Dear systems engineers,
It really amazes me how people are fine with typing
sudo all the time. A kitten is denied a new toy for another day when you do this!
Typing sudo locally all the time
Is it really simpler for you to type sudo all the time rather than having one terminal tab open with a root shell? Besides, some systems even ask for a password when you run a sudo command. Be honest with yourself, are you a masochist?
Using sudo on servers
Intro: each Amazon image comes with standard username for logging in. Never seen anyone changing that username.
Supposedly, the attacker would need to know the username in addition to your stolen private key. Right… and it’s not one of these: ubuntu, admin, ec2-user, centos … and looking at your ssh banner won’t give any clue as to which username is used:
SSH-2.0-OpenSSH_... Ubuntu.. SSH-2.0-OpenSSH_... Debian... SSH-2.0-OpenSSH_6.6.1
OK, Amazon Linux did some homework but who uses it anyway. Red Hat also doesn’t say what it is. Both use
ec2-user… You could customize the username but did you? So much for knowing the username.
Or maybe you think the potential attacker would not be able to run
sudo -i ?
“It stops you from doing stupid things”
Really? Do you do a mental pause and re-read your command once again when you type
sudo? I’ve seen this not happening. If you are like me and you manage the servers, a big portion of commands require root, so people are just typing
sudo without thinking.
Better train yourself to make a mental pause before executing destructive commands.
We could launch an another space mission if we would use the time people wasted on typing
sudo . If you manage a server, use root. It really saves time. Do you really enjoy redoing half of your commands after “oh.. I forgot sudo … again”?
Are you afraid to kill the server? If killing one server is such a great deal, your situation might really be special but chances are that you just don’t manage your servers right. Fix that instead of typing
sudo again and again.
And guys… have fun with your servers!
Update 2016-07-09 05:58 UTC
Just to be clear: Please note it’s filed under the “Rant” category. The post has some valid points but don’t take it too seriously. Use your best judgment to decide which parts of the above apply to your situation.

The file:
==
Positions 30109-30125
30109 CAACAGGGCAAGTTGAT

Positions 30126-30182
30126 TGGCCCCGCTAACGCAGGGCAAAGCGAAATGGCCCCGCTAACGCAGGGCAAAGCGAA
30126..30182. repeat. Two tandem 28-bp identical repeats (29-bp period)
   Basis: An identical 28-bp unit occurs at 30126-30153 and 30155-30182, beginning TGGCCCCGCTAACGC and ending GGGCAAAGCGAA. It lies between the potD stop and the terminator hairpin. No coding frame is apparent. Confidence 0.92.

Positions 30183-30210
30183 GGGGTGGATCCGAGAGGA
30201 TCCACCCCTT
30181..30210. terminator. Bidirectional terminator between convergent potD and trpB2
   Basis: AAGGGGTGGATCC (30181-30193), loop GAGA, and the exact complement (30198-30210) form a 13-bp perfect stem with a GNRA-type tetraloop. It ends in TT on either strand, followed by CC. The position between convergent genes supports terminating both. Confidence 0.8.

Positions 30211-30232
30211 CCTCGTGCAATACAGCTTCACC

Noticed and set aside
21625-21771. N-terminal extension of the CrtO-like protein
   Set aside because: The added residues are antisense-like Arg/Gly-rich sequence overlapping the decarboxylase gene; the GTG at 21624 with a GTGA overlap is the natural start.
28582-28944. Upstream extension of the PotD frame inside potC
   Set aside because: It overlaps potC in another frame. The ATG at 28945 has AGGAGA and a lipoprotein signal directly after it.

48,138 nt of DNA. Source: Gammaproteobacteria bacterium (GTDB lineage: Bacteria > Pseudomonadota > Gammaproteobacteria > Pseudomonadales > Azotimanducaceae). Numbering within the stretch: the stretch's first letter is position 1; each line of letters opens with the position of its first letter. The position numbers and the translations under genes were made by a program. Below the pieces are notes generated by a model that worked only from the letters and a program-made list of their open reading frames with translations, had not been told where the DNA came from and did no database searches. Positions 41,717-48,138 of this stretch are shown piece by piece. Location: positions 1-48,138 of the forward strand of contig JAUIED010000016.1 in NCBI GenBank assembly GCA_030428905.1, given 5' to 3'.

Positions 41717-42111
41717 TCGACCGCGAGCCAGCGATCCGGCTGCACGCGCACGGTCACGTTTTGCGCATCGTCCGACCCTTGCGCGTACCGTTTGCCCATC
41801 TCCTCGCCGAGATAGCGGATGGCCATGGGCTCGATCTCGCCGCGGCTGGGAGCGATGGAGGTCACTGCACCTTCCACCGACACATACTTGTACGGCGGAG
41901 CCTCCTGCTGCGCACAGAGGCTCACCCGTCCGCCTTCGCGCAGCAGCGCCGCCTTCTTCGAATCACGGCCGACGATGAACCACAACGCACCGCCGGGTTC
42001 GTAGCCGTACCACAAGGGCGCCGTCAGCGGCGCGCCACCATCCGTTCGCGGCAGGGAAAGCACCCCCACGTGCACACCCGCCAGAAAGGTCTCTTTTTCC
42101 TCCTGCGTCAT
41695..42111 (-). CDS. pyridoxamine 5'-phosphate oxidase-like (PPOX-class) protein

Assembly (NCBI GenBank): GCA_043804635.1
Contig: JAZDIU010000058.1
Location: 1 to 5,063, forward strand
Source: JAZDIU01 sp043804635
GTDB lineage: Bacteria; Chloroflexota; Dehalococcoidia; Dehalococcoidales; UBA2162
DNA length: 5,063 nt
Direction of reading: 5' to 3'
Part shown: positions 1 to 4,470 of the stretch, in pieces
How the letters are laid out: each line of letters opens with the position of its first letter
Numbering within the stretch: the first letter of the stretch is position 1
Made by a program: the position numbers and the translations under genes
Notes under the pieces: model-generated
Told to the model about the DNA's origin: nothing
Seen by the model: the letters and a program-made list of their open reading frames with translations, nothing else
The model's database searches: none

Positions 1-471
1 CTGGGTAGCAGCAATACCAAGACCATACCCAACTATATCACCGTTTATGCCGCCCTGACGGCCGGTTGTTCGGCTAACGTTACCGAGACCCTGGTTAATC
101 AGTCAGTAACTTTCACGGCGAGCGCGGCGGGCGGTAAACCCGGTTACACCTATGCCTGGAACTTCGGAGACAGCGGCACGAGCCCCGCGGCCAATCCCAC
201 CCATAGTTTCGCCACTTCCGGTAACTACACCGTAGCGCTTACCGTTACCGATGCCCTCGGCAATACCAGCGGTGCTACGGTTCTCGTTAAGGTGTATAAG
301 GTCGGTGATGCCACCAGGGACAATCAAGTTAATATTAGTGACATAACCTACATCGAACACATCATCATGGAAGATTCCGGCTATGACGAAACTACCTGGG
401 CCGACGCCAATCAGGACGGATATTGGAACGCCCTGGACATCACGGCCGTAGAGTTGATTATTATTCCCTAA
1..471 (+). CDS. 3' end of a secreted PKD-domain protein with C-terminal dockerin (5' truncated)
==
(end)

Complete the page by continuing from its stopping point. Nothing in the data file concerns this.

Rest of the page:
10 thoughts on “The sudo fraud”
sudo leaves a record of the actual user that typed the command – that is an advantage
It’s all fun and games until you alt+tab from your porn window back to your environment, but go one too many windows and hit your root login and start wiping things out in a directory you didn’t realize you were in. Read a few articles in Feedly, alt+tab+tab+tab, snuff out /bin, DOH!
lol, u open my eyes
Well… I understand your point of view about sudo, and similar tools, but I do not share it.
Every tool has a purpose, and I (naively) think that most of them were designed for a particular task or use case. This is not different in the case of sudo. You, as a human being, have the opportunity to decide if you use things the way they should be used, find an alternative use case, or a different place for it in your life (and the trash can is also a place for some).
sudo is a tool for changing roles. It is not only able to gain root privileges, but you can also use it to run commands in the name of some privileged users. Like if you run some application under a separate user, which has every right to run that, but it is still not a superuser.
Today, this counts as a bare minimum level for server security, and the usage of the root account is reduced to the minimum by delegating tasks to privileged users. Not to mention far more advanced solutions, like containers, which actually have an own root account, which fakes to have the same powers, but it actually does not have them.
Unexperienced sysadmins may think that this is a useless thing. After some years, you will realize that every command has some sort of effect, some more, some less; and some will definitely have business level impact. Positive, or negative, it depends on how sure your hand is at the terminal, and if you hit [ENTER] on something unintendedly nasty, or not. It is your responsibility.